A version of this post was originally published by Promo Marketing on December 2, 2011.
I’m often asked which product categories pose the highest risk for causing harm to people and damage to an end buyer’s brand. My typical answer applies a reasonable amount of common sense. It is fairly obvious that products appealing to children or those being ingested or coming into contact with our bodies carry more risk than other categories. As such, you should be very concerned when purchasing toys, food, personal care products and drinkware categories.
While the above items are of primary concern, that doesn’t let others off the hook. Any product category is susceptible to social accountability issues and the resulting scandal from a Fortune 1000 company receiving products that are manufactured in a facility that does not adhere to the UN Global Compact and violates human rights and/or child labor principles.
The more often people ask about product category risk, however, the more I am convinced that product category alone is not the proper way to identify risk. It is certainly a major factor, but you can purchase a low-risk product from a high-risk supplier and find yourself in the same mess. And it’s also possible to buy a high-risk product from a low-risk supplier and get hurt.
There are multiple factors that should be taken into consideration when determining risk. One of the most critical aspects is core competency. When evaluating core competency, ask these questions:
- Does the supplier I am purchasing from know anything about the product, or is the company just good at selecting merchandise at the Canton Fair while in China?
- Is the product category a core competency for the company; meaning, does this supplier specialize in this specific type of goods?
- Does the supplier know where and by whom the product is actually being made as well as what standards of quality and safety are being used?
- Does the supplier have transparency and control of its supply chain?
The reasons questions such as these are important is because there is too much sourcing through trading companies who know a guy who can find a factory that can make it in China. After all, China doesn’t exactly have the best track record when it comes to food and personal care items, as demonstrated in the article “China Seizes 26 Tons of Melamine-Tainted Milk.”
So how does this play out in our industry? Here’s an example: A supplier known for manufacturing writing instruments expands its line by adding mints, personal care items and drinkware to its product offering. This supplier, like many others in the industry, is following a proven path to growing its business. The company can either sell more merchandise to its existing customers or it can develop new products and win new customers—both of which are much more difficult, and expensive, to accomplish. Knowing this, the company adds new product categories to its offering and sells these new categories to existing customers. Unfortunately, this strategy does not grow the overall industry volume through ingenuity or creativeness. Rather, all it accomplishes is one supplier carving into another supplier’s market share, resulting in further commoditization of that product category.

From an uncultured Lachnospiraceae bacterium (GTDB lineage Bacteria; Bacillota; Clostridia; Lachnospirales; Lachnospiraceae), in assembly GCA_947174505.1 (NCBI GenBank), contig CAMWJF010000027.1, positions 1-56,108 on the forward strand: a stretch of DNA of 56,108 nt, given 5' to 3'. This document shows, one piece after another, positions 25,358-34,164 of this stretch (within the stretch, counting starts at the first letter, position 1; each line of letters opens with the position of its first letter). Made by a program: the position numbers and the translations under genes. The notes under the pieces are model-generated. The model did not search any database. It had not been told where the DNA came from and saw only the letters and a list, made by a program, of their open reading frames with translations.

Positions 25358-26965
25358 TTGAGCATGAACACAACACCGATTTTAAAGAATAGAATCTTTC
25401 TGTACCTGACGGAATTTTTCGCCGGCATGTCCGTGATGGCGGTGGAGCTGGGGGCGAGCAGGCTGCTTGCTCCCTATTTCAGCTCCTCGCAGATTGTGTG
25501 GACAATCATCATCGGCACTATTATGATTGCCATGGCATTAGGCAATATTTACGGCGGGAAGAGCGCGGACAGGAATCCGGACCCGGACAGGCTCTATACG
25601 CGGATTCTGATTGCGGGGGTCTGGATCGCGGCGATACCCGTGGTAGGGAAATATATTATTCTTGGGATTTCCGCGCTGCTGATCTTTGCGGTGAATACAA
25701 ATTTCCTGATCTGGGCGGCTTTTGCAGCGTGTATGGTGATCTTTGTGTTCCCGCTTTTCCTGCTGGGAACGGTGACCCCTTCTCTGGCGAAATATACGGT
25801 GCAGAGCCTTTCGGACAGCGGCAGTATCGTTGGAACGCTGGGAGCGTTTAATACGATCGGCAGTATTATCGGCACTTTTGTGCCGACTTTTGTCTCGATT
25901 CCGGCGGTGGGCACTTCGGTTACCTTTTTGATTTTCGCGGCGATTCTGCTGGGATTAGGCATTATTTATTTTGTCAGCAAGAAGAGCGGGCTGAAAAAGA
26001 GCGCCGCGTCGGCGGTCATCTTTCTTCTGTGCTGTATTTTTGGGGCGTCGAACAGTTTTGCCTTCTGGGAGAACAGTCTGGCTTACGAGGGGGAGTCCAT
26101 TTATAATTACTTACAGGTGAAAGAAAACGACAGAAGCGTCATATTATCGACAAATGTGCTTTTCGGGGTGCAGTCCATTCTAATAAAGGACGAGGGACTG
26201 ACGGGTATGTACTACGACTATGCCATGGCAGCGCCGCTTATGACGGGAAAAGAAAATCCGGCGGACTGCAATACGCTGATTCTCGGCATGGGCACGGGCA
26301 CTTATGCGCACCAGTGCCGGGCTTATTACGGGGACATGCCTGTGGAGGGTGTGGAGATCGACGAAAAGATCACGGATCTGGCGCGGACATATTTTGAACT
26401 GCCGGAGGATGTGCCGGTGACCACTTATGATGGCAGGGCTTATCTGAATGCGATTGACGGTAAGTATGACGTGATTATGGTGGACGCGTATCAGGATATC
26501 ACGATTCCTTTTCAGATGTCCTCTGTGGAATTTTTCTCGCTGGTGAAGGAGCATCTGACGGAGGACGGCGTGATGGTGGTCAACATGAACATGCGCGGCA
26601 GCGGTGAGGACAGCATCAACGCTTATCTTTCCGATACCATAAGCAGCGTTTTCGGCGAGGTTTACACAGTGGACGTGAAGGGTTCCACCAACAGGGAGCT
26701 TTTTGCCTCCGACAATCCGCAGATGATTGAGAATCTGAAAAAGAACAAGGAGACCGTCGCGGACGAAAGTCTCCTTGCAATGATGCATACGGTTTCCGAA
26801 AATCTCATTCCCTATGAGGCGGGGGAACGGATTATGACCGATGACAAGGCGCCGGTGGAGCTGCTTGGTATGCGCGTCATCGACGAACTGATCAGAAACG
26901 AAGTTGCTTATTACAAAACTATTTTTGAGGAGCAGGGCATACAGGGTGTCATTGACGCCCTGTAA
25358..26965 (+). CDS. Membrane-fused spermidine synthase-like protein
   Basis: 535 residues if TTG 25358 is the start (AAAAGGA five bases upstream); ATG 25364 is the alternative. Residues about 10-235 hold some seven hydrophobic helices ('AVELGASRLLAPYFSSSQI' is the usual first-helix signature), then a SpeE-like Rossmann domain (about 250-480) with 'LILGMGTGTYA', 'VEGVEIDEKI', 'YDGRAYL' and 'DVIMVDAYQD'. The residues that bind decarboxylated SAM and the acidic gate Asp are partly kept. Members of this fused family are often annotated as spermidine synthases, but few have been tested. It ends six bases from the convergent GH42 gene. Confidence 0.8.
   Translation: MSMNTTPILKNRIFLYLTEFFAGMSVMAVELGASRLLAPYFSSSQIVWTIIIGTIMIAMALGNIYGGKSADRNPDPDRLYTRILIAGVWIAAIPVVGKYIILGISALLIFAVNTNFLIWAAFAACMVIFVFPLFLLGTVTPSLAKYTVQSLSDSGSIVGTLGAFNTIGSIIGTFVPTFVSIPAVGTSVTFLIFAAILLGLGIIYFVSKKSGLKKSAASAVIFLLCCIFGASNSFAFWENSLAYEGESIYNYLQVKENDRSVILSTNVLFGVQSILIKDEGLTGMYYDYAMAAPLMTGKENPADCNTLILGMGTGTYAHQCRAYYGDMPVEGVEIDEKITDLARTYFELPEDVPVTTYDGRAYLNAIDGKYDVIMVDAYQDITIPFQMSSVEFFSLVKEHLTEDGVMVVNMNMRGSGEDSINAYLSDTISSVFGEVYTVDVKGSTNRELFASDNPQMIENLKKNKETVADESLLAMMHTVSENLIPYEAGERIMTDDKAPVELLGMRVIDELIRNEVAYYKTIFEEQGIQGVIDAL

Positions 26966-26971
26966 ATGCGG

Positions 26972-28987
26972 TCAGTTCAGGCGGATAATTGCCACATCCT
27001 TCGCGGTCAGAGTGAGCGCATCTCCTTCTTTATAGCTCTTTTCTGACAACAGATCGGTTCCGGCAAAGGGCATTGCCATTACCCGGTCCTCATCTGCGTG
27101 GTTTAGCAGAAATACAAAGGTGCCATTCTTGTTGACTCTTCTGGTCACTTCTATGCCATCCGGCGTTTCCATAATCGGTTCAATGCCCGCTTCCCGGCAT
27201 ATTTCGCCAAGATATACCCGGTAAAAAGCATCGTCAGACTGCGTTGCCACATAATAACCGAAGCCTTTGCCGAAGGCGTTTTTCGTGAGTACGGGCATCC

Let’s take the antibacterial hand soaps that you are buying from your best writing instruments supplier as an example of why you might want to instead purchase from a company who has personal care products as a core competency. There are a number of questions a supplier should ask before getting into this product category:
- Is this product a drug?
- Is it an over-the-counter drug?
- Is it a cosmetic?
- Is the item a soap or hand wash?
- Are medical claims being made, and how does this impact the requirements and labeling?
- Where is the product made?
- Are there any restrictions in shipping the product via air if it contains alcohol?
Shouldn’t you know these things before putting customers’ brands on the packaging? And these are just a few of the questions that need to be asked. More can be found in this Guide To The Regulation of Antibacterial Hand Soaps from ISSA—The Worldwide Cleaning Industry Association.
Adding new categories outside core product lines without taking the requisite steps to develop expertise above and beyond how to decorate the product is risky business for suppliers, distributors and their end buyers. Having expertise at manufacturing bags does not automatically make a supplier good at everything else. Each product category requires specific knowledge bases and skill sets. And the greater the risk within the product category, the higher the premium is on how suppliers source. For more on supply chain transparency and control, check out this previous blog post.
The good news is that some suppliers who have added new product categories are actually doing their homework. They have invested the time and resources to understand the requirements for these new products and have developed a new supply chain to meet these requirements.
Even better news is that, every day, distributors are becoming more adept at indentifying risk and valuing those suppliers who actually have core competencies. It’s something to think about as you walk the aisles and see all the new product offerings at The PPAI Expo 2012 coming up in January.
Brent Stone is executive director – operations for Quality Certification Alliance (QCA), the promotional products industry’s only independent, not-for-profit organization dedicated to helping companies provide safe products. A Six Sigma Black Belt, Stone has more than 25 years of in-depth supply chain management experience with extensive expertise in process design, development, improvement and management. He can be reached at firstname.lastname@example.org or visit www.qcalliance.org for more information.